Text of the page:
Album Review: Garth Brooks' 'Man Against Machine' Marks a Solid Return for the Country Star
When Garth Brooks was asked at a July press conference what his first studio album in 13 years would sound like, he replied, "Garth music" -- and damned if he wasn't on the money. Man Against Machine is no reinvention, but rather a continuation. As the top-selling artist of the Nielsen SoundScan era, Brooks, who launched a world tour on Nov. 7, is savvy enough to know that if he tries to match today's bro country of Luke Bryan and Florida Georgia Line, he will be accused of chasing trends. Duplicate past glories and it would feel dated. So Brooks does the only thing he can: writing and finding songs that reflect where he is now, but staying true to the quality and tone of his past work.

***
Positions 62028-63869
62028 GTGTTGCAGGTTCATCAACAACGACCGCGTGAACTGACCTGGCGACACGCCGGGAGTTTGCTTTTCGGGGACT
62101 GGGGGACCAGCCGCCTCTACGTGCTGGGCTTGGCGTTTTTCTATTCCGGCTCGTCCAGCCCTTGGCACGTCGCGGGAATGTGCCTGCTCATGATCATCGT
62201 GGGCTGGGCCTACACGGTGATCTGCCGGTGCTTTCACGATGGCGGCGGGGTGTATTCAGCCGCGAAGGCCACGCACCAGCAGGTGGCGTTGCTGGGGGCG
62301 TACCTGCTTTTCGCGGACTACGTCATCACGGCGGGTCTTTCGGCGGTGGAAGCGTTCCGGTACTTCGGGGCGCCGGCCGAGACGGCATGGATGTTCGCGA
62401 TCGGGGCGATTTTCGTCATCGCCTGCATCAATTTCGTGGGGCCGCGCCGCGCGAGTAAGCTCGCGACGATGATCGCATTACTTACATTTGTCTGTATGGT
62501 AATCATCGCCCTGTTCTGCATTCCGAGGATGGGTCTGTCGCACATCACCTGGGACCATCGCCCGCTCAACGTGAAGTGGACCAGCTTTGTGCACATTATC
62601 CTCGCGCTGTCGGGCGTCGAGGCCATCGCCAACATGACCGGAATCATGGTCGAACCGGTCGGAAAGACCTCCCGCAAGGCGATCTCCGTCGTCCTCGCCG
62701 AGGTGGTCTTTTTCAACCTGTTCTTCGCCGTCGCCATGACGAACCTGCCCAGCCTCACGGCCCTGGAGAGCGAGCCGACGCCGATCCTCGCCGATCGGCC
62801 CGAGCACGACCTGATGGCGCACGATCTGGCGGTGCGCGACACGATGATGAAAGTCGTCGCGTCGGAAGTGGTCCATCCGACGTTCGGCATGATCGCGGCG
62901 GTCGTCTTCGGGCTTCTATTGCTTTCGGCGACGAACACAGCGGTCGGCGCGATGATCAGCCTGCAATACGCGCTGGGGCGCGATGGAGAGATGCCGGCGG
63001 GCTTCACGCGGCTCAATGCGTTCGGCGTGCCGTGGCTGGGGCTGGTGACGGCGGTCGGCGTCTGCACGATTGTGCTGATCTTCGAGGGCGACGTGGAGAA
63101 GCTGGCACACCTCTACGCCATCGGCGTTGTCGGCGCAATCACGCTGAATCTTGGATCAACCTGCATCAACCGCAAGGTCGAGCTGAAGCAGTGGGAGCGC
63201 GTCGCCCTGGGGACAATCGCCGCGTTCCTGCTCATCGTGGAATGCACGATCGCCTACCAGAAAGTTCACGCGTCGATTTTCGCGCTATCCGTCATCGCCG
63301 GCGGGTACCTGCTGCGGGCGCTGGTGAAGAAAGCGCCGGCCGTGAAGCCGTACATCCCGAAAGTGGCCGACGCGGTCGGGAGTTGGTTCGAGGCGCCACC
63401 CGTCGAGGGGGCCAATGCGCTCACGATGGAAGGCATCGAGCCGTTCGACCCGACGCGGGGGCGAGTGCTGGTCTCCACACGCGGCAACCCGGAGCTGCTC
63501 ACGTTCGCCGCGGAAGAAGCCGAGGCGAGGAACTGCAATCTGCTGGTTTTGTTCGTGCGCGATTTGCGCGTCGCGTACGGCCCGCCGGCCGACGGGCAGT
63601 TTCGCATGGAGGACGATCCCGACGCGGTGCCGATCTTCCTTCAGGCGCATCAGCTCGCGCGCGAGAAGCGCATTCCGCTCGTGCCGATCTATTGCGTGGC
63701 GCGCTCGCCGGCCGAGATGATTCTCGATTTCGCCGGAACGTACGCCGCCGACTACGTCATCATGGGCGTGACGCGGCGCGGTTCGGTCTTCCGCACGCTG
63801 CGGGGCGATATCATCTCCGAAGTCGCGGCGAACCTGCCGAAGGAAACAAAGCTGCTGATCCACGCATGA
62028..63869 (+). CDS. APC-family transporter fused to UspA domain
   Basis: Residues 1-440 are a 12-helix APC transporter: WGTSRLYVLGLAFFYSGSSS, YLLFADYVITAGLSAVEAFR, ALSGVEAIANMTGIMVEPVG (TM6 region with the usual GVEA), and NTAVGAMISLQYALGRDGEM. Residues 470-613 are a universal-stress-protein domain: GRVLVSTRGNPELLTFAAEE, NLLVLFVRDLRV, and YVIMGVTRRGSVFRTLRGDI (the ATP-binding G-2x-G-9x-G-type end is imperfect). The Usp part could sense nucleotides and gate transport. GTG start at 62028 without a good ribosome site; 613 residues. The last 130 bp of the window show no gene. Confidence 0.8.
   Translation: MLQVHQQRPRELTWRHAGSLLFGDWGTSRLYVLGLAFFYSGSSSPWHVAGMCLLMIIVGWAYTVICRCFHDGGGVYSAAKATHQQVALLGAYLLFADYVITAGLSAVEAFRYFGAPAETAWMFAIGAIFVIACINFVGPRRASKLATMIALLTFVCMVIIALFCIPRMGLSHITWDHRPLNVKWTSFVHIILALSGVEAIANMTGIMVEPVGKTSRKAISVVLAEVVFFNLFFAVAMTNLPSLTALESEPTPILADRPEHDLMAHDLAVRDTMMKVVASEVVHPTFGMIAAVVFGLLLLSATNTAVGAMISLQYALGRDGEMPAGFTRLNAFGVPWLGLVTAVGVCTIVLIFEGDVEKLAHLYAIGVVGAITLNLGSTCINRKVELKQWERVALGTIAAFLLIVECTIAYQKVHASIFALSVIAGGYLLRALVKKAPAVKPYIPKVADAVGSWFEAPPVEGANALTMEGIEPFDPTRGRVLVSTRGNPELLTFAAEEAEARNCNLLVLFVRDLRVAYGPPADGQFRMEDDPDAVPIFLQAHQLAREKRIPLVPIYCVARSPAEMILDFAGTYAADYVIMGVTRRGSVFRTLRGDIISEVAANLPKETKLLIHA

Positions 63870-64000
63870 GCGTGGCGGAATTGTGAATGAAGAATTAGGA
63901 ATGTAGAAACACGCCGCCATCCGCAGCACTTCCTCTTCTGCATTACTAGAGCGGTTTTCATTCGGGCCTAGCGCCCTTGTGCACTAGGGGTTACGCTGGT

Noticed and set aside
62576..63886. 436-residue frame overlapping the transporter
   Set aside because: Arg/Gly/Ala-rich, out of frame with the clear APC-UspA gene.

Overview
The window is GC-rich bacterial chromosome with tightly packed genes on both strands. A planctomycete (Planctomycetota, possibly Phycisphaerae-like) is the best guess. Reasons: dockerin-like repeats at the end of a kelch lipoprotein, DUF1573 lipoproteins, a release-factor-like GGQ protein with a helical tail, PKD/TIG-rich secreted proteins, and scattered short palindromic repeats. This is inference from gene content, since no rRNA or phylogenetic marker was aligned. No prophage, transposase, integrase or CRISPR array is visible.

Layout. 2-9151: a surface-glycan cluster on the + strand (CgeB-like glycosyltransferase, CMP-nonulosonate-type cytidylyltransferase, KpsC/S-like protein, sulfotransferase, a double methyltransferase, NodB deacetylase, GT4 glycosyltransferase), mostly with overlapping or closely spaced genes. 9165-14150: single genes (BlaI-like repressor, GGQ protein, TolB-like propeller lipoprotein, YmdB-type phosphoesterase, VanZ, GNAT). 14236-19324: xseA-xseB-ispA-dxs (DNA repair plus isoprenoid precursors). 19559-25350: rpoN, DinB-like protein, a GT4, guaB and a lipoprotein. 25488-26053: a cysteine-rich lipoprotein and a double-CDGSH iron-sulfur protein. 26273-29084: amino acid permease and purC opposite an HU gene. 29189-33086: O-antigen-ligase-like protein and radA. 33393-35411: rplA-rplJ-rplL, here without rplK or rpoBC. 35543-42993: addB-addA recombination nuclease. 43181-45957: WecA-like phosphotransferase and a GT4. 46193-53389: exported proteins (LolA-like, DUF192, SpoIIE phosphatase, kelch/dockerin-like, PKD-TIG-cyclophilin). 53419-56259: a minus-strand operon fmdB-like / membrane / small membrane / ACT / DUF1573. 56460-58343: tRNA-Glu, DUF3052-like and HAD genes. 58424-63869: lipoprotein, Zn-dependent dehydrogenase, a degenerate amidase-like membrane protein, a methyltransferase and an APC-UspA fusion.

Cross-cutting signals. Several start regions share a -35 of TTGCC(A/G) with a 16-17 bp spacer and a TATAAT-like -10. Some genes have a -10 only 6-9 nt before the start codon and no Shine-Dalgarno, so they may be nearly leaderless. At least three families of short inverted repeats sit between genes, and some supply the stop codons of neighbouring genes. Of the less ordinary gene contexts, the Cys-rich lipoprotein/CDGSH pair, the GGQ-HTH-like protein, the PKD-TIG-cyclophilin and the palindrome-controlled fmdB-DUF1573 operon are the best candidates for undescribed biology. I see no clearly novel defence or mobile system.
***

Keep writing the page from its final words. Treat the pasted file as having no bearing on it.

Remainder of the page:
The resulting 14-track LP, released Tuesday on his website GhostTunes.com, is not overtly commercial -- first single "People Loving People" peaked at No. 19 on the Country Airplay chart -- but is full of substantive songs that resonate. Once accused of diluting country by infusing his live show (and later his music) with rock elements, he has made one of the most country-sounding albums of the year: See the fiddle-led ballad "All American Kid" about a returning soldier, as well as "Mom," a gentle heart-tugger.
Brooks doesn't do half measures, as evident on the title track, screeching guitar-rock in which he rails against technology by referencing folklore hero John Henry, who died in a steam drill competition against a machine. But it's the dramatic tunes about love gone bad that stand out. On the flinty "Cold Like That," Brooks, whose vocals are stellar throughout the LP, wishes he could adopt the iciness of his ex-lover. The emotional weight of "Midnight Train," a chugging ballad about an inescapable lost love, rivals closer "Tacoma," an organ-drenched tune about trying to outrun a memory. A rowdy, vintage-Brooks-style slam-dunk like "Friends in Low Places" or "Fever" is missing here, but that's a small complaint for such a solid return.